• After a few more exceedingly commonplace remarks of the same character, she gave me to write down a list of drugs that were to be taken.
    • The commonplace pessimistic argument points out that since low interest rates have been good for the economy, higher interest rates will be bad.
    • It had been fed to us for a long time, and therefore, we looked at it as a tedious and commonplace state of things.
    • So much more interesting than the flat, filmed performances with irritating cutting that are now commonplace.


  • 1

    (common occurrence)
    cosa frecuente femenino
    cosa común femenino
    cosa corriente femenino
    • Dixon is the kind of ordinary hero who had become a commonplace of Ealing films during the war period.
    • Then he makes a characteristic move: you see how he is able to invest the ordinary, the commonplace, with mystery.
    • Answer: This is a commonplace at a badly run lab.
    • It is a commonplace in Germany that elections are decided by the middle.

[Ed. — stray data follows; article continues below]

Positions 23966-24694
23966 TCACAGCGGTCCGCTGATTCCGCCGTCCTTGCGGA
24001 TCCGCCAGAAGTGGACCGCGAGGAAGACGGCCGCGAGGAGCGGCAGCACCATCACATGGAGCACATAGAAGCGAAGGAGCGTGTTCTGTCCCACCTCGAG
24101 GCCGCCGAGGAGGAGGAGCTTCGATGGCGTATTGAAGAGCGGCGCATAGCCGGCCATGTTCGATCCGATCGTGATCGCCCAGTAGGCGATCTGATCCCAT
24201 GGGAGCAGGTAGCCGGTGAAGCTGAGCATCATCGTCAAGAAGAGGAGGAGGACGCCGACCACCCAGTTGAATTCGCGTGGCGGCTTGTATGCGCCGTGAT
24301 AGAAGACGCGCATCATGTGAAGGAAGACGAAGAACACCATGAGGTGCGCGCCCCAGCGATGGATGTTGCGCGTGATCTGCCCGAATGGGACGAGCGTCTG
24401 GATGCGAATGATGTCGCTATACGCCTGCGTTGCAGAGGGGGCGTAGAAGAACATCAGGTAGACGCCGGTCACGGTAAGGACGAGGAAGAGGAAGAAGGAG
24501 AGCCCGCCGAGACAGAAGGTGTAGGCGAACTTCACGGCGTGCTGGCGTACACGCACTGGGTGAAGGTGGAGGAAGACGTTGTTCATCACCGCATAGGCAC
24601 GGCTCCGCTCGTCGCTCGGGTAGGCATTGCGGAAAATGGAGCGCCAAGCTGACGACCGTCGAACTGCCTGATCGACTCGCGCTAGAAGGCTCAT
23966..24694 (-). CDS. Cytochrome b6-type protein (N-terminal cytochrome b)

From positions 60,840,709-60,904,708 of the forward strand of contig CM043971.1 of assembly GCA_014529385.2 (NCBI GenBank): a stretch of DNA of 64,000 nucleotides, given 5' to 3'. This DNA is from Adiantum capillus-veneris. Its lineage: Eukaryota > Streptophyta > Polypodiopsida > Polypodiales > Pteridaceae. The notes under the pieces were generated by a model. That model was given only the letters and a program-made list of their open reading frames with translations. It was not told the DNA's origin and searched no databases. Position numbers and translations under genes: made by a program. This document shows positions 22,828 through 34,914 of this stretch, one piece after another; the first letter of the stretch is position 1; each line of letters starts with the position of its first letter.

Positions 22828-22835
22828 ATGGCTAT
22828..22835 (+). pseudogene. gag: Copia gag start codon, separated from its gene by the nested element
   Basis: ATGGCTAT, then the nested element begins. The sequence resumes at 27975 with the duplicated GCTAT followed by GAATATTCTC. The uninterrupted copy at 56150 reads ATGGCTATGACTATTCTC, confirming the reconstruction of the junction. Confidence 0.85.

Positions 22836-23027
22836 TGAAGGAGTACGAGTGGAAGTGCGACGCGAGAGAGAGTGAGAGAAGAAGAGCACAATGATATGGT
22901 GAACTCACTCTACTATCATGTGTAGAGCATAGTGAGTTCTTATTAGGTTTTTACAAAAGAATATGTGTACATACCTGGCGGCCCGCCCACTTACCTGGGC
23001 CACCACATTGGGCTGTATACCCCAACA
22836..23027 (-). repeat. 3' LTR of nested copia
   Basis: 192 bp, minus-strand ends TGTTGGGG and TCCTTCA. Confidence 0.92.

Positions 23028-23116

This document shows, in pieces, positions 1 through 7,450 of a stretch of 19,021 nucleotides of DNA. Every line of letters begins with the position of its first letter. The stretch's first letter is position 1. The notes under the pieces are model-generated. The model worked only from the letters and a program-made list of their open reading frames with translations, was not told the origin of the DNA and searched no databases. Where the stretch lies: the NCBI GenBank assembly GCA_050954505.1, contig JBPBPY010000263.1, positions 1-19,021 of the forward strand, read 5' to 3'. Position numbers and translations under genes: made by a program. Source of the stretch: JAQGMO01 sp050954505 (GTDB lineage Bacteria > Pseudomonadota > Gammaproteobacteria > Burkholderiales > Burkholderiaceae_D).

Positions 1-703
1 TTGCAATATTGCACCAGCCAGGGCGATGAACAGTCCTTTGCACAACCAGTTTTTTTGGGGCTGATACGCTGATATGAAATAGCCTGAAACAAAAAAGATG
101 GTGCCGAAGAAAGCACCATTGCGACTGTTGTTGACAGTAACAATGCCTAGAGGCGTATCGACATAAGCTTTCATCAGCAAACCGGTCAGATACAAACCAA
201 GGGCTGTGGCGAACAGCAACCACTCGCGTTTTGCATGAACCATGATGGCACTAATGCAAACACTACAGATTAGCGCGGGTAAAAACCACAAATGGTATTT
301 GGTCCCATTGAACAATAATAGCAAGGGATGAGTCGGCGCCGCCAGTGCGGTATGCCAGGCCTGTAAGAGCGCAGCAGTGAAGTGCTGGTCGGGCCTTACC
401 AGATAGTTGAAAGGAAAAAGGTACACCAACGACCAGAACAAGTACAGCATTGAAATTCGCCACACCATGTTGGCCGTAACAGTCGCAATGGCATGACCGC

• Tales of the commonplace, stories about the small things that make up our daily existence, can be fascinating.
    • It had been a historical commonplace to view the long interval between Archimedes and Galileo as a period of unrelieved ignorance and superstition.
    • It is a commonplace in the West that governments should be as democratic as possible.
    • The latter, a commonplace in the West, is a new concept for the Japanese.
    • The point is only driven home by seeing something that has become a commonplace represented as something surprising.
    • I thought they approved of that sort of thing - indeed, they want such scenes to be a commonplace in Her Majesty's Forces.
    • It used to be a commonplace that activities aimed at uncovering truth and knowledge set about the relatively simple tasks of making observations and recording results.
    • The argument is in fact a commonplace of political science.